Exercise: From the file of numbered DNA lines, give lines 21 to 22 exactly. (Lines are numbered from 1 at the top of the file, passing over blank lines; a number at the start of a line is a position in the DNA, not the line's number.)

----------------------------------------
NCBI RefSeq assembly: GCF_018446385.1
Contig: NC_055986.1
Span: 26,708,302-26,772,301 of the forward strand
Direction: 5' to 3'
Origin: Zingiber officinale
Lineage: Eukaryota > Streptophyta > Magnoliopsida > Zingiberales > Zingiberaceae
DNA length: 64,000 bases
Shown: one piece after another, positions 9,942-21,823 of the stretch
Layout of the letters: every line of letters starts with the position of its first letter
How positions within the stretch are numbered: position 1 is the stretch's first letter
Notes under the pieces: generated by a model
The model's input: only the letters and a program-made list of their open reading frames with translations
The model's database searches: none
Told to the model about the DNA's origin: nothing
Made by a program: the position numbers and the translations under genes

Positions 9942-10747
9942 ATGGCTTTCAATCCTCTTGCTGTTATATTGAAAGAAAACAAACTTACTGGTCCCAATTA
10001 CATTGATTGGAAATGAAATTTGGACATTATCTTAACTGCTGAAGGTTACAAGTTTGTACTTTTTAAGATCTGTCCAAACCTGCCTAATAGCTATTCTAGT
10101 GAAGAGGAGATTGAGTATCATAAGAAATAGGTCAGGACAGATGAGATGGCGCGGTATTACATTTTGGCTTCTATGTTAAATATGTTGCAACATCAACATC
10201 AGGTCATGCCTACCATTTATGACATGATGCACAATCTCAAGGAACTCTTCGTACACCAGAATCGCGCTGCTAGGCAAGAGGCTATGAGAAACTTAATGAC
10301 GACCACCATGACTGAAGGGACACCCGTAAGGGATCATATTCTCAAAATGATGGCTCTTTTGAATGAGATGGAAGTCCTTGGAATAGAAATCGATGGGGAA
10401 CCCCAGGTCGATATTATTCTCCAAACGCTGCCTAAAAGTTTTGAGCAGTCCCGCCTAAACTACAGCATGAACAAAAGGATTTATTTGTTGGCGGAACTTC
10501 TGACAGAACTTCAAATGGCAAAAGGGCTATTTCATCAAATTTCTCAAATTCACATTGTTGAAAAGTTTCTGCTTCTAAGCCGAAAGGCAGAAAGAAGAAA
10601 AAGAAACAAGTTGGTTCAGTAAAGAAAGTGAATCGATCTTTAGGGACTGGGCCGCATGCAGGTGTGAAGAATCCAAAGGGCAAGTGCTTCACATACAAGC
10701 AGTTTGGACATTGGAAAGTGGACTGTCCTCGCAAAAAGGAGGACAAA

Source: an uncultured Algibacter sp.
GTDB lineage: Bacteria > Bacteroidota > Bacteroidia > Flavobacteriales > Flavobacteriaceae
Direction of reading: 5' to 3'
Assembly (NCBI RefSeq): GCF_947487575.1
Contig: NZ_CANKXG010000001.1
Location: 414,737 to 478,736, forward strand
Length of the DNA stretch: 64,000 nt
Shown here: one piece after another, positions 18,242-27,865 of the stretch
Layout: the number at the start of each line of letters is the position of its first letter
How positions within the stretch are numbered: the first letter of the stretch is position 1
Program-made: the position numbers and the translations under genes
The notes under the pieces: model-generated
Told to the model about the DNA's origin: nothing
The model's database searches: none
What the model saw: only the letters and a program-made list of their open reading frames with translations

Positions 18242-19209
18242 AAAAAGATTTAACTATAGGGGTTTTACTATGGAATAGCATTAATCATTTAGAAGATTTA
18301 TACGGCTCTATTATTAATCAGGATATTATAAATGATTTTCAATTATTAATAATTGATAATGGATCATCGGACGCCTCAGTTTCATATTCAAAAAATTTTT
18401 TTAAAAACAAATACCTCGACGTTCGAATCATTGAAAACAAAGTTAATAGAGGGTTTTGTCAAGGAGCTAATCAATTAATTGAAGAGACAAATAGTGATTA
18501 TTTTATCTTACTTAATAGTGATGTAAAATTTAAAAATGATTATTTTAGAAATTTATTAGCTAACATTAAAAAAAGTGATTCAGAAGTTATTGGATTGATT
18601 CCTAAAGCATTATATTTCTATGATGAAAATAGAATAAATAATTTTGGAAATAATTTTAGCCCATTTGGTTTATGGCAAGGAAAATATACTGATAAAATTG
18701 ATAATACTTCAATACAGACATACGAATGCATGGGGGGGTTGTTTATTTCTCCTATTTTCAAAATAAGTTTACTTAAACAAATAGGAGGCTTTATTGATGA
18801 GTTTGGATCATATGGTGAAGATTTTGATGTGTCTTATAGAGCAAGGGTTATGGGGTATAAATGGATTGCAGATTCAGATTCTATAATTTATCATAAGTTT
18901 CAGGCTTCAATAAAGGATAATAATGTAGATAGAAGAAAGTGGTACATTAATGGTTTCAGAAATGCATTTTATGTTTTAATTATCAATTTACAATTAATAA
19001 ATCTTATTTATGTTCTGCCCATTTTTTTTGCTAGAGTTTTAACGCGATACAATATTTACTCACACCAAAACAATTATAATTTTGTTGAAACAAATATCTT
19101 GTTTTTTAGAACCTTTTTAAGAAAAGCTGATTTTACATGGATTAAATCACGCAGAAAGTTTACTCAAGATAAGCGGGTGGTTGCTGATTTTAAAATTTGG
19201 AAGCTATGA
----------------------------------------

10301 GACCACCATGACTGAAGGGACACCCGTAAGGGATCATATTCTCAAAATGATGGCTCTTTTGAATGAGATGGAAGTCCTTGGAATAGAAATCGATGGGGAA
10401 CCCCAGGTCGATATTATTCTCCAAACGCTGCCTAAAAGTTTTGAGCAGTCCCGCCTAAACTACAGCATGAACAAAAGGATTTATTTGTTGGCGGAACTTC